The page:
The price of oil
Ultimately, the price of oil is determined by supply and demand. What is special about the price of oil is that there are, in theory, multiple equilibrium prices. This is because much of the supply is linked to a state budget. Where normally supply goes down when the oil price goes down, there are countries that in the past actually started pumping more oil to still realize the same revenue. Knowing that the final price is determined by the marginal buyer and the marginal seller, identifying these two parties, is essential to predicting the price of oil.
In 2014, the price of oil halved after a major transaction between the marginal buyer and the marginal seller. At the time, the marginal buyer was China and the marginal seller was Russia. In February of that year, the conflict between Russia and Ukraine began. Russia did not want to be too dependent on revenues from gas and oil exports to Western Europe in light of European sanctions. In May of that year, a deal worth $400 billion was signed with China. China took advantage of the situation and only had to pay half the market price. In the following months, the energy market adjusted to this new reality. For a long time, an oil price of $50 per barrel was a ceiling rather than a bottom.
Since the Great Financial Crisis, U.S. oil production has increased from about 5 million barrels per day in 2008 to a peak of 13 million barrels per day in 2019. That is higher production than Saudi Arabia or Russia. This was made possible by the Federal Reserve’s monetary policy, which lowered the cost of debt, and by innovations such as horizontal drilling and fracking. Those innovations were a direct result of the high price of oil before the Great Financial Crisis. Normally within OPEC, Saudi Arabia is the marginal seller, but the Saudis feared competition from U.S. shale farmers and pumped as much oil as possible to thwart U.S. oil farmers. Given rising U.S. production, they have not succeeded. Because of the reasonably steep learning curve, it turned out that the costs of the unconventional way of oil extraction could be lowered much further than expected. From now on, the United States was the marginal seller of oil, and the power of OPEC, Saudi Arabia and Russia broke down empty.
At the start of the corona crisis, OPEC + Russia reduced production by 10 million barrels per day. That was the largest reduction in oil production ever. In theory, a united cartel is capable of doubling the price of oil with a small reduction in production, but that unity sometimes wants to be lacking. Not this time. Meanwhile, oil production outside OPEC is under pressure. As part of the energy transition, more and more parties are demanding that oil companies stop investing in new production. Central bankers are warning commercial banks to stop lending money to oil companies because of the risk that not all oil will be pumped out of the ground anymore. Sustainable investors are demanding that oil companies use their cash flows to invest in alternative energy. The valuation of oil companies today is much lower than energy companies that have made the transition to alternative energy, a financial incentive for oil company executives to make the same transition. Otherwise, they will be stopped by a stray judge. Furthermore, last year’s extremely low oil price caused many long-term investment projects to be canceled. The best cure for a low oil price is still a low oil price.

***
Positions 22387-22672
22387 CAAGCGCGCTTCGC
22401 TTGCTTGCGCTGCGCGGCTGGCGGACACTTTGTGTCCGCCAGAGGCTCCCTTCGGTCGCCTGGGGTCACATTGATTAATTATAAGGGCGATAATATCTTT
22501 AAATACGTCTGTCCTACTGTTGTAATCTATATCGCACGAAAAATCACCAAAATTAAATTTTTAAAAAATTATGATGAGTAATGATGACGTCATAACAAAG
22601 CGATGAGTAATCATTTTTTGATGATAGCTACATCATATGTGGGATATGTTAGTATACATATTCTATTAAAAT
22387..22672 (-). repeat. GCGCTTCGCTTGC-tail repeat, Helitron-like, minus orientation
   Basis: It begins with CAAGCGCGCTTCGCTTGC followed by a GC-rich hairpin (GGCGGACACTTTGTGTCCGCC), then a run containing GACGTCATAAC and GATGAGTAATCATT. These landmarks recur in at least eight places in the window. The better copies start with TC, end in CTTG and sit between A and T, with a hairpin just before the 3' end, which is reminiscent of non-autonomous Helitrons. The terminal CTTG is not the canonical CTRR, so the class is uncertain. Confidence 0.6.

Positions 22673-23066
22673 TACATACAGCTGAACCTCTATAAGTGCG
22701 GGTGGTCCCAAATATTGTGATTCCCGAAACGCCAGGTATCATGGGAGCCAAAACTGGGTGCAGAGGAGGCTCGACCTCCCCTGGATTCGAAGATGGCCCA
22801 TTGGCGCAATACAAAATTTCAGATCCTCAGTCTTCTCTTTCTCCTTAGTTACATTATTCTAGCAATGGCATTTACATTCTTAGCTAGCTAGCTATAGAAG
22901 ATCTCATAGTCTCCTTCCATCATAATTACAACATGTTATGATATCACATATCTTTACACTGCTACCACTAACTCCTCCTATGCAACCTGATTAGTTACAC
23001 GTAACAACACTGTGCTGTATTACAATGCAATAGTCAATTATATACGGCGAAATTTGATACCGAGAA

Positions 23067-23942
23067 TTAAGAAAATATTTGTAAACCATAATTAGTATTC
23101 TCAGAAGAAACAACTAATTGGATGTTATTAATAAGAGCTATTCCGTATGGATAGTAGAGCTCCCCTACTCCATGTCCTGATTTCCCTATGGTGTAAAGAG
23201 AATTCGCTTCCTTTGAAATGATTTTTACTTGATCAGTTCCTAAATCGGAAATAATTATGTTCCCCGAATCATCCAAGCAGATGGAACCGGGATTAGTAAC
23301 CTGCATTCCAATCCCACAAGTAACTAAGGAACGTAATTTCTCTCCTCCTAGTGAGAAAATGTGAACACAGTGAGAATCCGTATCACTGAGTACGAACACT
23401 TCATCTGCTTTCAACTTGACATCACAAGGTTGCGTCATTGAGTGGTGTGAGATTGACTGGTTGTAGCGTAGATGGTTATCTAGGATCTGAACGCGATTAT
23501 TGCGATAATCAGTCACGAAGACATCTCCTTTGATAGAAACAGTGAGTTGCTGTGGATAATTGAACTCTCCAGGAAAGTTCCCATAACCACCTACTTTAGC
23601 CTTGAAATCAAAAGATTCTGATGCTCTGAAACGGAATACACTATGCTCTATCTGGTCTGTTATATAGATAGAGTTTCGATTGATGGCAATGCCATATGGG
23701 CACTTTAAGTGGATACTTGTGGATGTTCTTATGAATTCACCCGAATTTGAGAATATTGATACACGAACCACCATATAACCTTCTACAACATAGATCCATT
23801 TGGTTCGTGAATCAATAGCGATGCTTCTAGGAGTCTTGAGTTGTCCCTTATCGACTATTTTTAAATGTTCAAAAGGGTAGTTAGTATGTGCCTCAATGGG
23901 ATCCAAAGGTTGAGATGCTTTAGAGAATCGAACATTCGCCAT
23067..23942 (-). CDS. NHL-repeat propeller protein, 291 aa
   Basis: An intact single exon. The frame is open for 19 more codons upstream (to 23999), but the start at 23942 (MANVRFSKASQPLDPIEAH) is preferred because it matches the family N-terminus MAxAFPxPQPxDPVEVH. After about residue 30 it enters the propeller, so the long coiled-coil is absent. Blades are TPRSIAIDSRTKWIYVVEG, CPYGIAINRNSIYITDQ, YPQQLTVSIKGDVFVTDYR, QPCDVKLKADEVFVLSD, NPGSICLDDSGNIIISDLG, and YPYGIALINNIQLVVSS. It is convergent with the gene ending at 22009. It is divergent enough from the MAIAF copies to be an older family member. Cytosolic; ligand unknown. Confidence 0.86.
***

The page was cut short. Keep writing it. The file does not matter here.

Despite the higher oil price achieved by OPEC, production outside OPEC is now barely rising. Still, the production is 2 million barrels per day lower than at the peak of 2019 when the oil price was lower. In fact, it is likely that production will shrink in the coming years due to the lack of new investment. Meanwhile, oil demand is again rising toward 100 million barrels per day, equal to pre-Corona demand. A year from now, oil demand is likely to exceed global potential pumping capacity. That’s the first time in 160 years of oil market history. It is striking how much is being shouted about the energy transition when it is simply not visible in oil demand. Low investment outside the OPEC area will increase OPEC’s market share from 37 percent today to 52 percent in 2050. A cartel that gains more power can only mean one thing: rising prices. At the beginning of this century, production in non-OPEC countries also fell, with the result that OPEC’s increased power allowed it to quadruple the price of oil from $35 a barrel to eventually $145 a barrel. After all, OPEC oil’s biggest competitor is non-OPEC oil.
Due to the climate crisis and the energy transition, analysts seem convinced that the demand for oil will fall quickly. This is not or perhaps not yet visible in the statistics. If capacity limits are reached in a year’s time, a new oil crisis is even imminent. Even in the two oil crises of the 1970s, there was always sufficient production capacity. In the previous oil-bull market that started in 1999, oil prices rose from $11 to $145. When participants in the oil market realize how close demand has come to maximum supply, the slightest disruption can cause a rapid rise in oil prices. This could be Iranian-Yemeni missiles fired at Saudi oil installations, but a cold winter could also be enough to cause oil and gas prices to rise sharply. Then there will be no more marginal sellers, only marginal buyers.